- Create a calm quiet space. A quiet space for children to move to when they are feeling over-stimulated should be provided at playgroup. A mat with some cushions or a tent and quiet soothing activities such as a few sensory toys may be provided to allow children to retreat when they are feeling overwhelmed.
As well as repetitive and restrictive behaviours, children with ASD or ASD-like characteristics may engage in self-injurious behaviours, such as head banging, biting, pinching, self-rubbing or scratching. These behaviours can occur for many reasons. A child may be overcome by sensory input and use these behaviours to self-soothe, or they may use them to increase stimulation. They may also be associated with pain, either to alleviate some existing pain or communicating discomfort, or it may indicate a decreased pain response. Alternatively, these behaviours can also be a way to express intense emotions like frustration, anger or anxiety, or excitement.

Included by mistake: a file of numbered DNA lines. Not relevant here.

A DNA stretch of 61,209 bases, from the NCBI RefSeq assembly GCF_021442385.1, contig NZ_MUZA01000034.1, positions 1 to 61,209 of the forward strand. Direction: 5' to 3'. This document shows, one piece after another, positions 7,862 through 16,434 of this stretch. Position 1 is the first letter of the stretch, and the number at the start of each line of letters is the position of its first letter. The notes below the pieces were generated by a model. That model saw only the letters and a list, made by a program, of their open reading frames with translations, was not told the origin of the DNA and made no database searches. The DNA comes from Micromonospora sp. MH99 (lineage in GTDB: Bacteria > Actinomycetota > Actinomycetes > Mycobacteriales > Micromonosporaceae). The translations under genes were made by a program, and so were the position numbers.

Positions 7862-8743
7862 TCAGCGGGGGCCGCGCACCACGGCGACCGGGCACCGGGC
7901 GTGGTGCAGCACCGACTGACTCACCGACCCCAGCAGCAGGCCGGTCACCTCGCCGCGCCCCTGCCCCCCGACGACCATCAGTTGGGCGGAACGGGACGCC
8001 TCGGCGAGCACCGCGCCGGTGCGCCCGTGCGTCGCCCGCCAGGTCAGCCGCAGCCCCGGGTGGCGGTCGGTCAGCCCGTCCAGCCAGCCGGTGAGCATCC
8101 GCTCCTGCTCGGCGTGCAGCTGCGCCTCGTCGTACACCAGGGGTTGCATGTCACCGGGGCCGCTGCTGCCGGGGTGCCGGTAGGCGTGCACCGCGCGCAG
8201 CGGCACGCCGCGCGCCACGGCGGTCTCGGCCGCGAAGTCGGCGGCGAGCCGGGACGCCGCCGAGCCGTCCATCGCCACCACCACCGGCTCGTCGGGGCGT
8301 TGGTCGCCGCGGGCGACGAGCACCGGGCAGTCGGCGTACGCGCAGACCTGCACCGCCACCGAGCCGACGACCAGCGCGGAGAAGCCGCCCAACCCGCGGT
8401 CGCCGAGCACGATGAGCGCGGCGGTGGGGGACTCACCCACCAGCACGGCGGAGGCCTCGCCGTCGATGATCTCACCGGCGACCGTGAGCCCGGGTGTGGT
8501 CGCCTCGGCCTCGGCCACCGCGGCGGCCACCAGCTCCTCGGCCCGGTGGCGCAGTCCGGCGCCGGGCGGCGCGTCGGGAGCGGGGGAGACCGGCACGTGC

Strategies to support children engaging in self- injurious behaviour include:
- Take note of what happens before and after the behaviour to identify a trigger, which can then be avoided in the future
- If the behaviour has been caused by exposure to stimulus eg. light, loud sounds etc. remove thestimulus.
- If due to overwhelming emotions, use a quiet space with sensory toys to help calm down children. Engage in calming activities
- Unless the child is in danger to his/herself, avoid giving attention to the behaviour, as it may be reinforcing the behaviour. Rather, try to distract or redirect. Use praise to reinforce appropriate ways of expression.